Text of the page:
Tyranny of E-mail: The Four-Thousand-Year Journey to Your Inbox

Available
Product Details
Price
$16.99
Publisher
Scribner Book Company
Publish Date
Pages
244
Dimensions
5.56 X 0.69 X 8.48 inches | 0.49 pounds
Language
English
Type
Paperback
EAN/UPC
9781416576747
BISAC Categories:

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About the Author
JOHN FREEMAN is an award-winning writer and book critic who has written for numerous publications, including The New York Times Book Review, the Los Angeles Times, The Guardian, and The Wall Street Journal. Freeman won the 2007 James Patterson PageTurner Award. He is the editor-in-chief of Granta and lives in New York City.
Reviews
"[Freeman] brings the reader a fresh, intelligent look at email's infiltration into and influence over every aspect of 21st century life. . . . The Tyranny of E-mail serves as an engaging reality check."--The Daily Beast
"[A] thoughtful and provocative book."--Seattle Times
"We live in a culture devoted to technology, and yet most of us cannot find the time to consider its history or its consequences. John Freeman has made the time, and has thought carefully about how we have gotten here.... Freeman knows his history, and he offers an engaging account of the evolution of correspondence."--Bookforum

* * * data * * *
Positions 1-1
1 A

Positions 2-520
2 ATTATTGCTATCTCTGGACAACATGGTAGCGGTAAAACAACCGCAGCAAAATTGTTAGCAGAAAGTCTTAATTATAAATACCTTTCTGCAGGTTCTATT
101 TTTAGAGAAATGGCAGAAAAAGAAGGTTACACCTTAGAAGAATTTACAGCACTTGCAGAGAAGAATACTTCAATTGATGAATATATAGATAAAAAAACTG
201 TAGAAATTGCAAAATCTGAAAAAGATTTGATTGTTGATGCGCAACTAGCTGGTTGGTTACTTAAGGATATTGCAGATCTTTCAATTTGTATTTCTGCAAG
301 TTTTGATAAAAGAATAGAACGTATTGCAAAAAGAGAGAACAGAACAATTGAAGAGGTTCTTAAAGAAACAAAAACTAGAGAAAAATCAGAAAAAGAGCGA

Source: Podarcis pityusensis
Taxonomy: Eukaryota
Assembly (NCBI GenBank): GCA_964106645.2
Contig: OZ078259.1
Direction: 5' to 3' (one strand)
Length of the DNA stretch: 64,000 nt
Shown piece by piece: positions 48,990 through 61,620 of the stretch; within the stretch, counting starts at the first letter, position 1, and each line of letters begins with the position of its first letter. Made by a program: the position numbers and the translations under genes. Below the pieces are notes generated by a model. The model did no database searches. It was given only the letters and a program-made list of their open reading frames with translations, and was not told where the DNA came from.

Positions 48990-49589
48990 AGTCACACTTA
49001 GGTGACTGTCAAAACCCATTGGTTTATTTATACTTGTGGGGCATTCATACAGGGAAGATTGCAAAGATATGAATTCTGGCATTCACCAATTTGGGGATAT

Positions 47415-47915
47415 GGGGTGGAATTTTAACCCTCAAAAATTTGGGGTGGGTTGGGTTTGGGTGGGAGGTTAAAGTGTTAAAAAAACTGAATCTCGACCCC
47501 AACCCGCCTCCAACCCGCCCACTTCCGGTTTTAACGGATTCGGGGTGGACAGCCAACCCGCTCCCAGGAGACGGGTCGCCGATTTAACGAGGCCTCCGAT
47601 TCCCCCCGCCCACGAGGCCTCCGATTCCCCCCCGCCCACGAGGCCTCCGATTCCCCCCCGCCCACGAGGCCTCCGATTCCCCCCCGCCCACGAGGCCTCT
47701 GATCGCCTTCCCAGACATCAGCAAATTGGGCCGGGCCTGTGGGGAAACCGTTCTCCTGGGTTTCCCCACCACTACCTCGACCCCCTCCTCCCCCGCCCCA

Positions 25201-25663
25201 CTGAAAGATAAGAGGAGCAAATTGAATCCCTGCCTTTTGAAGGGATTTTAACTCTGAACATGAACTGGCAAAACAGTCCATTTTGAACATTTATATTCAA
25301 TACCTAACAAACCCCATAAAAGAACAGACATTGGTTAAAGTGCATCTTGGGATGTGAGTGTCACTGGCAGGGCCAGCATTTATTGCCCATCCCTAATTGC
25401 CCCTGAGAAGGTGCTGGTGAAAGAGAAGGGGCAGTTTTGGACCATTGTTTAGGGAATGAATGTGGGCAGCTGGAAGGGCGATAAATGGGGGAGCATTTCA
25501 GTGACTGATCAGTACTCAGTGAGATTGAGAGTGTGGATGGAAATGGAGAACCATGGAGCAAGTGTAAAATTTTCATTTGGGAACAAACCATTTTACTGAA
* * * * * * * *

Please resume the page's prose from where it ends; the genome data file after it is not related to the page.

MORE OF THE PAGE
"An elegant self-help book. . . . Freeman uses lush prose and invokes examples from great literature to make his points. He comes at things not from a giddy utopian perspective that permeates most writing about technology but from a humanist one. It makes the book refreshing and powerful."--Boston Globe
"Freeman offers up fascinating trivia . . . [and] makes a persuasive case that e-mail has at once corroded epistolary communication and strangled workplace productivity."--The New Yorker
"E-mail is eating us alive . . . Luckily for us [John Freeman] has a solution."--Chicago Tribune
"A book with a title this bold and provocative . . . requires an airtight and compelling case to back it up. To keep us reading, the book must also inform and entertain. John Freeman . . . delivers on all counts."--The Oregonian